About AIFUL Group
What are Unsecured Consumer Loans (Consumer Finance)?
The making of unsecured consumer loans (consumer finance) is defined as “a business of lending money for the liabilities of goods and services consumed individually by a consumer, backed by the consumer’s credit as collateral.”
Before and shortly after WWII, loans to consumers were mainly provided by pawnshops, which used goods as collateral. However, social and economic changes such as an increase in national income, improved living standards, and the transition to a mass consumption society backed by mass production following the high economic growth of the postwar period gave birth to new needs. Such changes triggered the emergence of consumer financing companies born in the early 1960s, prompting the shift to consumer finance, which provides loans using “personal credit” as collateral.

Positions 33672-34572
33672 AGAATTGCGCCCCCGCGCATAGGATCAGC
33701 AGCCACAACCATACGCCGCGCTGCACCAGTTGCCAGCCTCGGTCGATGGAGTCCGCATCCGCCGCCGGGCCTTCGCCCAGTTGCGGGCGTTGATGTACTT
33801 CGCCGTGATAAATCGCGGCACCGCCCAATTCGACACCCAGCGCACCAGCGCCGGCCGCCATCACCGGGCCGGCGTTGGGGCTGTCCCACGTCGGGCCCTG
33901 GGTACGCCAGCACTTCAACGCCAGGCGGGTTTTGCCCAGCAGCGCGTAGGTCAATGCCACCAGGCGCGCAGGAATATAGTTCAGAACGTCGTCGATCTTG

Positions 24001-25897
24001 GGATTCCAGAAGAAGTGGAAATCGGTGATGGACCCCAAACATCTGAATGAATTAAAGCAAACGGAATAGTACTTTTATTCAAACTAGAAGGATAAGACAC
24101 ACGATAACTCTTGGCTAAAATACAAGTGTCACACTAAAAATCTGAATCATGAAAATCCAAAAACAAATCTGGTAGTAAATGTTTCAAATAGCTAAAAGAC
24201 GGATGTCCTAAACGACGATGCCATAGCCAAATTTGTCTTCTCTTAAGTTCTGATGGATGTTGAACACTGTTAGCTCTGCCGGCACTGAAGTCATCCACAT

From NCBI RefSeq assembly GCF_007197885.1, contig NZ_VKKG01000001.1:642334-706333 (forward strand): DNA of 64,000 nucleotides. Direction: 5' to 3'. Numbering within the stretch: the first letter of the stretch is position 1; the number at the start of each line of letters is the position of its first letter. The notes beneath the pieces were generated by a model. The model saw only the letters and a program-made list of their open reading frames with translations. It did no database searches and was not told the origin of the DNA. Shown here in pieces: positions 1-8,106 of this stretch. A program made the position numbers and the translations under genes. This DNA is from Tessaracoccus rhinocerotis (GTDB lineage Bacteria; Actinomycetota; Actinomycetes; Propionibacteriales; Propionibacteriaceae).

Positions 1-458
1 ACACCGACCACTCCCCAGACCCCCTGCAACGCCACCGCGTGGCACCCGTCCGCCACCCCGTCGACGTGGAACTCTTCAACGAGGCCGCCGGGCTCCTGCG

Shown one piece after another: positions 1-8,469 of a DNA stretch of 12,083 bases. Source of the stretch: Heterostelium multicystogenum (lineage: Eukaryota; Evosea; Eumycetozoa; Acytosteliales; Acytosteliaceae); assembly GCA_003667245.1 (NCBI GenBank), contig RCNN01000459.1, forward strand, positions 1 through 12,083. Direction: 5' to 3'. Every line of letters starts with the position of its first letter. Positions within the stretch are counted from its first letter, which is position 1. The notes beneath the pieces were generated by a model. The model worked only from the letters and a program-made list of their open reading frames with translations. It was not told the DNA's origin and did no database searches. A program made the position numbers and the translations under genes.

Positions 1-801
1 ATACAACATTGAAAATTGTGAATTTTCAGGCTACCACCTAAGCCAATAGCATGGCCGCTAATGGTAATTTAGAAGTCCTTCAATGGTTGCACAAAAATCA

While banks and other financial institutions specialized in large corporate loans, consumer finance companies expanded their business by concentrating their managerial resources into small unsecured loans for individuals and expanding services that met customer needs. Large consumer finance companies, in particular, expanded their market through constant innovation, such as developing a scoring system (automated credit screening system), increasing channels to attract customers by introducing automated contract machines and unmanned stores, and enhancing CD/ATM networks through partnerships with financial institutions, while building their unique know-how in areas ranging from lending to credit management.
In recent years, online applications have come to account for a majority of applications due to substantial changes in the Internet environment, urging consumer finance companies to focus on creating a more efficient web environment by developing smartphone apps and improving the usability of their websites. With the addition of the progress of IT innovations such as fintech and AI, consumer finance companies now provide services and credit that better meet the needs of consumers, such as card-less transactions at convenience stores, which did not exist in conventional consumer finance, and loans based on more accurate credit scores.